Sixty-one infants have died at an Indian children’s hospital in the past two weeks, but a senior official at the hospital in eastern Odisha state insists that the deaths were not due to the negligence of the medics.
The recent spike in deaths at the hospital in Cuttack city has sparked protests, forcing the state government to launch an investigation.
Keep readinglist of 4 items
About 6,000 children have died at the Sardar Vallabhbhai Patel Post Graduate Institute of Paediatrics, popularly known as Shishu Bhavan, in the past five years, and records show that the death toll has been rising steadily over the years .
Niranjan Mohanty, a senior professor-cum-superintendent at the hospital, told Al Jazeera on Thursday that the hospital was overburdened, adding that about 60 doctors handled 45-50 critically ill children and 450-500 outpatients daily.
He said that most of the infants who died were born prematurely and had low birth weights. Septicaemia or pneumonia were the main causes of the deaths while many children died because of encephalitis, he added.
Mohanty stressed that parents bringing their children, many from the neighbouring states of Jharkhand and West Bengal, needed to be made aware of preventive measures in order to check the high mortality rate.
|Preterm baby deaths in India may be preventable|
He said that the deaths were not abnormal, adding that the “overcrowded hospital” has seen a steady death toll throughout the year.
The state health minister, however, has accused the hospital of negligence.
A criminal probe was under way into the conduct of three staff members at the Shishu Bhavan, state Health Minister Atanu S Nayak told Reuters. Five workers have been suspended.
“A preliminary inquiry found [the staff] had neglected their duty that contributed to the deaths,” Nayak said, without elaborating on the causes of death.
Underfunded health system
The deaths highlight the challenges faced in India’s underfunded public health system, where successive governments have failed to address the acute shortage of staff and clinics.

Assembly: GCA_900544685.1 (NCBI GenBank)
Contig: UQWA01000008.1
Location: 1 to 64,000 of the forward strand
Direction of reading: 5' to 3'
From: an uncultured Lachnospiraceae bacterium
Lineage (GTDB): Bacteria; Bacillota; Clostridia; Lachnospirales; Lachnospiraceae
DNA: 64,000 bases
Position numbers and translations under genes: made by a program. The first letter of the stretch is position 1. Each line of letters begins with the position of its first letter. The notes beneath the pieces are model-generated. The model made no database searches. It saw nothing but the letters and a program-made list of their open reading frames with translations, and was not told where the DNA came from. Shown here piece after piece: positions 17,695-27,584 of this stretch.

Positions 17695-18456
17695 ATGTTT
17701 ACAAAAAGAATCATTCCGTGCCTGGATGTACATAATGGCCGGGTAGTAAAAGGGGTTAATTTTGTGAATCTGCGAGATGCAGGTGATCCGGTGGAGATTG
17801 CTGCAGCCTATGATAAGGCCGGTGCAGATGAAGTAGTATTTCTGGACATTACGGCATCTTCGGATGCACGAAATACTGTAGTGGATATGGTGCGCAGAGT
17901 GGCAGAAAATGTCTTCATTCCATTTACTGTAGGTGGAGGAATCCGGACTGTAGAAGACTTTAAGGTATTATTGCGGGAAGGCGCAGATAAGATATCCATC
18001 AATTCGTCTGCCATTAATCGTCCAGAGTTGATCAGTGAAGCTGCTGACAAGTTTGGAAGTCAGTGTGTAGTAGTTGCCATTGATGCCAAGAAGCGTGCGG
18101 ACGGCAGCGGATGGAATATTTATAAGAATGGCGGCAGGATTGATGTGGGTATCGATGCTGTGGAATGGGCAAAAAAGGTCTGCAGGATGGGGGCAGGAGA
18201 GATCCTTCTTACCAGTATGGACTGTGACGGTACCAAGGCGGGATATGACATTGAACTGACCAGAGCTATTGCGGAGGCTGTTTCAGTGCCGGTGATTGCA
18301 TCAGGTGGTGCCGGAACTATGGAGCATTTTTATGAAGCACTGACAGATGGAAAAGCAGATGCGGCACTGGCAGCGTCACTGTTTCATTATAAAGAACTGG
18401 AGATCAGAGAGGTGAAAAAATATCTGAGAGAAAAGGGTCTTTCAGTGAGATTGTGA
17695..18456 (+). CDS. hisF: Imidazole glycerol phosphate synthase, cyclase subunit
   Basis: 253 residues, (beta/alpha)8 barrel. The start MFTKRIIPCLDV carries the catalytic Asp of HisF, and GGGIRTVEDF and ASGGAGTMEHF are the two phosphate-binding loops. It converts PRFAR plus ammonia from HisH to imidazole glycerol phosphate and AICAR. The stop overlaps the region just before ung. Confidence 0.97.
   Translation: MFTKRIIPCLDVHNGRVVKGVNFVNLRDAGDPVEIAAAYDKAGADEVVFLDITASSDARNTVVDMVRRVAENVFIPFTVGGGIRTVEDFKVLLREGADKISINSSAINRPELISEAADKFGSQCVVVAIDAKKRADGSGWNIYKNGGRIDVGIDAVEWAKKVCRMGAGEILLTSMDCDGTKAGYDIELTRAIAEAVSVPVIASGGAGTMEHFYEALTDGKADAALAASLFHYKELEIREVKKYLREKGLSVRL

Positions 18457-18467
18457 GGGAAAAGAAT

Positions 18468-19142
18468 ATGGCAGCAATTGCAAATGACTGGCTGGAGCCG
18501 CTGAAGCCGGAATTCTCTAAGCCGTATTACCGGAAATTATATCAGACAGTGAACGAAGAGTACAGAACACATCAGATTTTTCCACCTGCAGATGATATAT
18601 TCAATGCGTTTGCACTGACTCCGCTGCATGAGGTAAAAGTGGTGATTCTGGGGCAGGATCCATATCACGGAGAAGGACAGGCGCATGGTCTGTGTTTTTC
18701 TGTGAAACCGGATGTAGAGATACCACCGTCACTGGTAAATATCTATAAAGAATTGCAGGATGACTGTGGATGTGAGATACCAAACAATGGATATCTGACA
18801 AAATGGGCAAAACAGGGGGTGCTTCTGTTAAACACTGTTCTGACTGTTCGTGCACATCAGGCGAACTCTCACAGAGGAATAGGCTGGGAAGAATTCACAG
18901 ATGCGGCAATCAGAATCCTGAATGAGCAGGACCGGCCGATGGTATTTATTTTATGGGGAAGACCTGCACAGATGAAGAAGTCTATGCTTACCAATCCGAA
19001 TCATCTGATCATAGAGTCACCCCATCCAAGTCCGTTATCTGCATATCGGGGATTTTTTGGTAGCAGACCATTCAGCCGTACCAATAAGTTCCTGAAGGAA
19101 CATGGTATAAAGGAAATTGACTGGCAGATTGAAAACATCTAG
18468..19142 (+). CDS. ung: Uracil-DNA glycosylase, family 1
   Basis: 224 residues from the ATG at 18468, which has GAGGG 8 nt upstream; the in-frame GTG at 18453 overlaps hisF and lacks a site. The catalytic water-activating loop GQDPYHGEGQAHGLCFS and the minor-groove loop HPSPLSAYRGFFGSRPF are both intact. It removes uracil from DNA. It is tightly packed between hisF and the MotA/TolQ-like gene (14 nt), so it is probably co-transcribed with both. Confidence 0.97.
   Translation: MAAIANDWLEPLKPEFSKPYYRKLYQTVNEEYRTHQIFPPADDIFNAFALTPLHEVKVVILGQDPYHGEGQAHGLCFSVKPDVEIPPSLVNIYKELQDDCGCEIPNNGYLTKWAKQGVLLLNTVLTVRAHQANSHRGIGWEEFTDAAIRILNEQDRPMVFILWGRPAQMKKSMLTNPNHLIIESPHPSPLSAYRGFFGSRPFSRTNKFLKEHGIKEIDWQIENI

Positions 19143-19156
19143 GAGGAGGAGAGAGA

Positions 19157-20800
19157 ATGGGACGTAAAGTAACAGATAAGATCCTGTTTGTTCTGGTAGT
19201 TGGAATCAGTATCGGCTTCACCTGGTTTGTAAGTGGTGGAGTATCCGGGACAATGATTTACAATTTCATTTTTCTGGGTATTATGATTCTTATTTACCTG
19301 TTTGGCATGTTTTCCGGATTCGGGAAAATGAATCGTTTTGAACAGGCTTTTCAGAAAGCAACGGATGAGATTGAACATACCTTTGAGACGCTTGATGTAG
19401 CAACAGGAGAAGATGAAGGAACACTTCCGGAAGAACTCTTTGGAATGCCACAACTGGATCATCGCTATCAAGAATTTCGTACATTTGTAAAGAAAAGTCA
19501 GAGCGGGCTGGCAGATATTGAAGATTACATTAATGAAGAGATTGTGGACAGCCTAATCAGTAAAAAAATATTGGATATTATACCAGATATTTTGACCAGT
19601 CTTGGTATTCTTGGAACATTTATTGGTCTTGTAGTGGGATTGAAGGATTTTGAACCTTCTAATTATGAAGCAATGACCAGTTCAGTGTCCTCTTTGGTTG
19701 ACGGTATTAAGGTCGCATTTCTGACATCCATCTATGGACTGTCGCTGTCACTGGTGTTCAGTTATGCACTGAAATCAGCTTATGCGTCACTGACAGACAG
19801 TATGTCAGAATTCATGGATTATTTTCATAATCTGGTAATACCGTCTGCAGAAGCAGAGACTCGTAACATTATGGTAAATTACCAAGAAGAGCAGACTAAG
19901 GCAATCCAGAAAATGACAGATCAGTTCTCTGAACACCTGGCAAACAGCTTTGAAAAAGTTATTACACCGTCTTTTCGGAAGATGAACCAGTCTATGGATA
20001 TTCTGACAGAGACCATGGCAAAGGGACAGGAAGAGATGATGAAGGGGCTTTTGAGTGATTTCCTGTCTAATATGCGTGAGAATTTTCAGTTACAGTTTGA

Those problems are compounded by the stark poverty and poor sanitary conditions in many villages.
India’s federal government slashed its health budget by nearly 20 percent after the right-wing Bharatiya Janata Party (BJP) came to power last May.
Asia’s third-largest economy spends about one percent of its gross domestic product (GDP) on public health, among the lowest in the world. Its neighbour, China, spends three percent on health while the US’ health budget is 8.3 percent of the GDP.
Prime Minister Narendra Modi’s BJP has staged protests outside several government hospitals across Odisha, waving flags and shouting slogans against state government officials.
“Infants have died but the chief minister has yet to visit the hospital,” said Samir Mohanty, one of the BJP protesters.
Last year, at least 13 women died after being sterilised in central India. In 2013, more than one million children died before the age of five and 50,000 maternal deaths were recorded.
A UNICEF report, however, says that India has made impressive gains in child survival, but it needed to do more.
Saif Khalid contributed to this report from Doha.